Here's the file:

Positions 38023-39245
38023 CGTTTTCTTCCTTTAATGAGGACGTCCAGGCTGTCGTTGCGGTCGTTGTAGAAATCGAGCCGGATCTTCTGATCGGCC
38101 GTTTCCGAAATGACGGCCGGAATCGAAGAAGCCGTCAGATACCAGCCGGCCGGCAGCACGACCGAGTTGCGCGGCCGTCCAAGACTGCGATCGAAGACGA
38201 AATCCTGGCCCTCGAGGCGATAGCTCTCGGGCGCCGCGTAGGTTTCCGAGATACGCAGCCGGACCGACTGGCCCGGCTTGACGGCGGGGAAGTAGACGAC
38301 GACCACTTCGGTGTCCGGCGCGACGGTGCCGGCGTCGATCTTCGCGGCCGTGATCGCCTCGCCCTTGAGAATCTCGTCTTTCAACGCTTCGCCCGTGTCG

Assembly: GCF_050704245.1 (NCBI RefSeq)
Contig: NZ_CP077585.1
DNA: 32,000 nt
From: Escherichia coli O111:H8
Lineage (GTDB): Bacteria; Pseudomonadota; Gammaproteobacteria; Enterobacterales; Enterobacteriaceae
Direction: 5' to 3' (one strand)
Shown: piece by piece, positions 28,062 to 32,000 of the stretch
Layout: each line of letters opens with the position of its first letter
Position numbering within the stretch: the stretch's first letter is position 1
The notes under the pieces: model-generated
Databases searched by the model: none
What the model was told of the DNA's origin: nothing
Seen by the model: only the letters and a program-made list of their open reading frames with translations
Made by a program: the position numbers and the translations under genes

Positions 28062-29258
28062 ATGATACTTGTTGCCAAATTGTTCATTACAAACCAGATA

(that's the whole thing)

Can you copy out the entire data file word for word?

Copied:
Positions 38023-39245
38023 CGTTTTCTTCCTTTAATGAGGACGTCCAGGCTGTCGTTGCGGTCGTTGTAGAAATCGAGCCGGATCTTCTGATCGGCC
38101 GTTTCCGAAATGACGGCCGGAATCGAAGAAGCCGTCAGATACCAGCCGGCCGGCAGCACGACCGAGTTGCGCGGCCGTCCAAGACTGCGATCGAAGACGA
38201 AATCCTGGCCCTCGAGGCGATAGCTCTCGGGCGCCGCGTAGGTTTCCGAGATACGCAGCCGGACCGACTGGCCCGGCTTGACGGCGGGGAAGTAGACGAC
38301 GACCACTTCGGTGTCCGGCGCGACGGTGCCGGCGTCGATCTTCGCGGCCGTGATCGCCTCGCCCTTGAGAATCTCGTCTTTCAACGCTTCGCCCGTGTCG

Assembly: GCF_050704245.1 (NCBI RefSeq)
Contig: NZ_CP077585.1
DNA: 32,000 nt
From: Escherichia coli O111:H8
Lineage (GTDB): Bacteria; Pseudomonadota; Gammaproteobacteria; Enterobacterales; Enterobacteriaceae
Direction: 5' to 3' (one strand)
Shown: piece by piece, positions 28,062 to 32,000 of the stretch
Layout: each line of letters opens with the position of its first letter
Position numbering within the stretch: the stretch's first letter is position 1
The notes under the pieces: model-generated
Databases searched by the model: none
What the model was told of the DNA's origin: nothing
Seen by the model: only the letters and a program-made list of their open reading frames with translations
Made by a program: the position numbers and the translations under genes

Positions 28062-29258
28062 ATGATACTTGTTGCCAAATTGTTCATTACAAACCAGATA